The quartet performs a piece from Russia’s Dmitri Shostakovich, who had a shaky relationship with Stalin that led to his walking a fine line with his pieces. Photos by James Kinneen
By James Kinneen
Hometown Weekly Reporter
On Saturday afternoon, the string quartet of violinists Joshua Addison and Rachel Panitch, viola player Elizabeth Stefan and cellist Javier Caballero brought their high-level black belt musical abilities to the Wellesley Library for a three-song concert.
Why are they black belt musicians? Well, three of the musicians (Javier was a guest artist for the concert) are resident musicians at MusiConnects, a nonprofit organization that “aims to model and teach self-expression, peer leadership, and community development through the transformative power of chamber music.” As Stefan explained, the organization likes to use the karate belt system to rank the kids they work with, based on their musical abilities.
“We play at a lot of different places throughout the Boston area; we focus our teaching, as well as out performing, in the neighborhoods of Roslindale and Mattapan, specifically. The kids are really great. They start as young as five years old and go as long as they can with us, which is throughout high school. Each student is able to participate in a private lesson and a chamber music group right when they start, and then they’re invited to a large ensemble as soon as they go to their yellow belt. We use the karate belt system as our curriculum, so they start out as a white belt as a beginner and as they progress, they learn harder and harder songs and move up in belt rankings.”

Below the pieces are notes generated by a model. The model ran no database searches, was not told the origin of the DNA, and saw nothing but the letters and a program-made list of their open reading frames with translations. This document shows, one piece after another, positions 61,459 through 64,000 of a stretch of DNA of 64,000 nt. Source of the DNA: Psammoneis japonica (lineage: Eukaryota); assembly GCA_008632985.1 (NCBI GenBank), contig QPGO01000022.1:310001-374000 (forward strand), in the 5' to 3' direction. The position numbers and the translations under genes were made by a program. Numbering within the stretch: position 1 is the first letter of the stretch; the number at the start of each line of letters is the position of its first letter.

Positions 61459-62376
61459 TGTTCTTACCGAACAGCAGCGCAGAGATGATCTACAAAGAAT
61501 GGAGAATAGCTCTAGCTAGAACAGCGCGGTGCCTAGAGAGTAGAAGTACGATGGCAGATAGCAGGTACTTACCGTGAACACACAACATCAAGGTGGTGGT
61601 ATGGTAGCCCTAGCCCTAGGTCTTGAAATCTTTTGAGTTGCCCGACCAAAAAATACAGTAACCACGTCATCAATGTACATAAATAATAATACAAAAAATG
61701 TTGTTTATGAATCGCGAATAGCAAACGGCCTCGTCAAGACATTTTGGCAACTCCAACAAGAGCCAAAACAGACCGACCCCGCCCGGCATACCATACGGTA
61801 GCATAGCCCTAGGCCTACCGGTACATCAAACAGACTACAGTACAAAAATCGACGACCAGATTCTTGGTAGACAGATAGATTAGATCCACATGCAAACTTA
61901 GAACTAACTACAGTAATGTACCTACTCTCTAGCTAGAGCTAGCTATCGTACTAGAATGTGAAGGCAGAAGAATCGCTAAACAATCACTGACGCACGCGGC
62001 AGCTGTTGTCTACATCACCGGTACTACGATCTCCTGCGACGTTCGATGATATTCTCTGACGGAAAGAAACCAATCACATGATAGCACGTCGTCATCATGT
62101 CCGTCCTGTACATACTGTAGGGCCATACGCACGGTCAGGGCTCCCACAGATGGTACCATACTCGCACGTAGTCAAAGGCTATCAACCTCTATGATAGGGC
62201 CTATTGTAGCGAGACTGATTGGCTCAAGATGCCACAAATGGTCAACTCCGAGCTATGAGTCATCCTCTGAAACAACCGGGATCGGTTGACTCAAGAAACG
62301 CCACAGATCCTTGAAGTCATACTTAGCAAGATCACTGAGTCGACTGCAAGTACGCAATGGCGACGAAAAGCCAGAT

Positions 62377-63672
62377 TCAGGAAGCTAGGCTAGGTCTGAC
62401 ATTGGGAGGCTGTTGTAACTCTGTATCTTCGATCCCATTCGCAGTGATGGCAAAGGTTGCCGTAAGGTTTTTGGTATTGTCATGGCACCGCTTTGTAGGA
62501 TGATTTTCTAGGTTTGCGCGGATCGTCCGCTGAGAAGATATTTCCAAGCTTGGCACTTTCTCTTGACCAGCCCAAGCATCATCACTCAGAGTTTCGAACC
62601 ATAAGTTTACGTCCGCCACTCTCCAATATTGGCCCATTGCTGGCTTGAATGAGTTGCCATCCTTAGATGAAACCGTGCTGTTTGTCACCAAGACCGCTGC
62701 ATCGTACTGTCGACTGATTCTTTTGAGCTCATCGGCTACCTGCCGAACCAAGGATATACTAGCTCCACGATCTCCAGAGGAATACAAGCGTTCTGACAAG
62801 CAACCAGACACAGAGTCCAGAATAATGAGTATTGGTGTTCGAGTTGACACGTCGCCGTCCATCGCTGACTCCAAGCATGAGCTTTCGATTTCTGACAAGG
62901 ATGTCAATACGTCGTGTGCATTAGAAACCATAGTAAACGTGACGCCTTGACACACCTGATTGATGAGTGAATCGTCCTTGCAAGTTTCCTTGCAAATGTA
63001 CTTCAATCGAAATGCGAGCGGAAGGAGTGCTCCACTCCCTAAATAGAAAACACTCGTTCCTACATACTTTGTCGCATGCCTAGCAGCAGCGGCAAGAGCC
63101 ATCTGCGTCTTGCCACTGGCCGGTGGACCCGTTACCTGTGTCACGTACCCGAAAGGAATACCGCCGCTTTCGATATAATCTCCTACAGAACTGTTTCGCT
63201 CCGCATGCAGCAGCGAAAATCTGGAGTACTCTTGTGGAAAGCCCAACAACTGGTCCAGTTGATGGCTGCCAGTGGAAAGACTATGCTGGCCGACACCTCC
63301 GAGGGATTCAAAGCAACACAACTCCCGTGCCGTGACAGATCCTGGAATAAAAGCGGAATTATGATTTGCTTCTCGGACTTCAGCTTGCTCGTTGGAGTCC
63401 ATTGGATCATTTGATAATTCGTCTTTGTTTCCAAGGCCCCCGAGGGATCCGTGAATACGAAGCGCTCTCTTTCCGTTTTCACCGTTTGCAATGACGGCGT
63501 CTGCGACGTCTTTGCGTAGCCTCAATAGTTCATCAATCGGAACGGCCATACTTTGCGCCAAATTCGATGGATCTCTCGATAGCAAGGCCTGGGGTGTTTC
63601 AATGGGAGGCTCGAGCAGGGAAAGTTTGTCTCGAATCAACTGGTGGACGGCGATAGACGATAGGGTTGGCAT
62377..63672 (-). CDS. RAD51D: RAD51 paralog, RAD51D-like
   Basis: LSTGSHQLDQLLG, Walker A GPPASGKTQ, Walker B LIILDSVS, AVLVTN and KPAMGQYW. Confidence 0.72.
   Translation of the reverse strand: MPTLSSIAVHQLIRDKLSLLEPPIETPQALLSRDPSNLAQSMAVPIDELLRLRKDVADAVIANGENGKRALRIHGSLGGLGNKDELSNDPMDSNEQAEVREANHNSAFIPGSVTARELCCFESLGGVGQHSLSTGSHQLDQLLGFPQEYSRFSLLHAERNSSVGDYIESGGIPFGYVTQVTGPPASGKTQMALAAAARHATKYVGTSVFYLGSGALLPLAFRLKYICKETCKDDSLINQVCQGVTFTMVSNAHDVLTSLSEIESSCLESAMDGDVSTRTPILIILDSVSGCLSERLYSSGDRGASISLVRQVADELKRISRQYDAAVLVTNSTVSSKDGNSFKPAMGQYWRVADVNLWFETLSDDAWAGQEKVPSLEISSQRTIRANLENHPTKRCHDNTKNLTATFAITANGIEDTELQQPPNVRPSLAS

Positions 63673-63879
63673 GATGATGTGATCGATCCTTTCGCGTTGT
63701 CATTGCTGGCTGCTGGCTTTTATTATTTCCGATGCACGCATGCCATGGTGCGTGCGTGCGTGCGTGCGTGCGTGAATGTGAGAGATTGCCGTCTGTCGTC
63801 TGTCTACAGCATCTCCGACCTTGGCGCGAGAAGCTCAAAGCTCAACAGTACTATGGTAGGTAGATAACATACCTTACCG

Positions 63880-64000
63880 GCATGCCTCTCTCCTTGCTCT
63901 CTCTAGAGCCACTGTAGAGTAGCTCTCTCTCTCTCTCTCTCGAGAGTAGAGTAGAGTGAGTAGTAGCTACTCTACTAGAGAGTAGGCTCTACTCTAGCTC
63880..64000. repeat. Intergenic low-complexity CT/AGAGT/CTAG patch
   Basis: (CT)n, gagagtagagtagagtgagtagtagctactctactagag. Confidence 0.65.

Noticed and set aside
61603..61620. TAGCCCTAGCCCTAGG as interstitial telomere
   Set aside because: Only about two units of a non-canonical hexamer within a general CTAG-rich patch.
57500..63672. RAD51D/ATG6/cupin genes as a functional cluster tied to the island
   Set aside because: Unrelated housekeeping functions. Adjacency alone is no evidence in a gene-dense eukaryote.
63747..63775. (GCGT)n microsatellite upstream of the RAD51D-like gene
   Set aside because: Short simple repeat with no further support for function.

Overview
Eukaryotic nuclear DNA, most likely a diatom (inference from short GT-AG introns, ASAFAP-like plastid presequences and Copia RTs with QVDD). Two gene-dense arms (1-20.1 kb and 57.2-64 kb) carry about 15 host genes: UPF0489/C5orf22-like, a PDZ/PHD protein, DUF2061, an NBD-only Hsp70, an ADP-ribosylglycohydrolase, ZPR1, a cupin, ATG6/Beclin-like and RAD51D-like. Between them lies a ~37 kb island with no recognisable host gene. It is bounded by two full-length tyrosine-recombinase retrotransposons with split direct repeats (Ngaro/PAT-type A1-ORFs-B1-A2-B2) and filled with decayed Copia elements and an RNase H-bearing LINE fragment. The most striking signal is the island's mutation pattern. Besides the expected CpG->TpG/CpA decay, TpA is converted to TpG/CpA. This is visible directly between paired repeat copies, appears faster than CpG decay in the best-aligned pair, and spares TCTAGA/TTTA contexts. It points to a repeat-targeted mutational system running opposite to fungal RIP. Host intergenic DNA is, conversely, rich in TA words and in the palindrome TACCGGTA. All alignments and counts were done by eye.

For this concert, the quartet played Rebecca Clarke’s “Adagio From Two Pieces For String Quartet,” Dmitri Shostakovich’s “String Quartet Number One” and Joseph Haydn’s “String Quartet, Op 33, No 1.” Stefan noted that the inclusion of Clarke was based on the quartets’ tradition of always including either a living or female composer - though there are lots of different thoughts that go into choosing what pieces the group plays.
“Choosing pieces is quite a long conversation. We have a long wish list that’s growing and then we try to see and pair what would work together time-wise or style-wise. So, we try to have a wide range of things and at least one piece by a living or female composer to try and highlight the variety in the program.”
On a miserably rainy and cold day, Shostakovich’s piece was noted for its breezy, spring-like quality, about which the composer declared: “It would be foolish to seek anything profound in this piece.” Clarke was said to have declared that she “writes music for the sake of music” while a member of a (then) quite rare all-female string quartet. Haydn’s piece was noted for the fiddle and hoedown elements it used, which the quartet clearly had fun playing.
There were no students in the audience, which was a shame. It would have been great for the white belts to see what it looks like when a string sensei shows what the top of their craft looks like.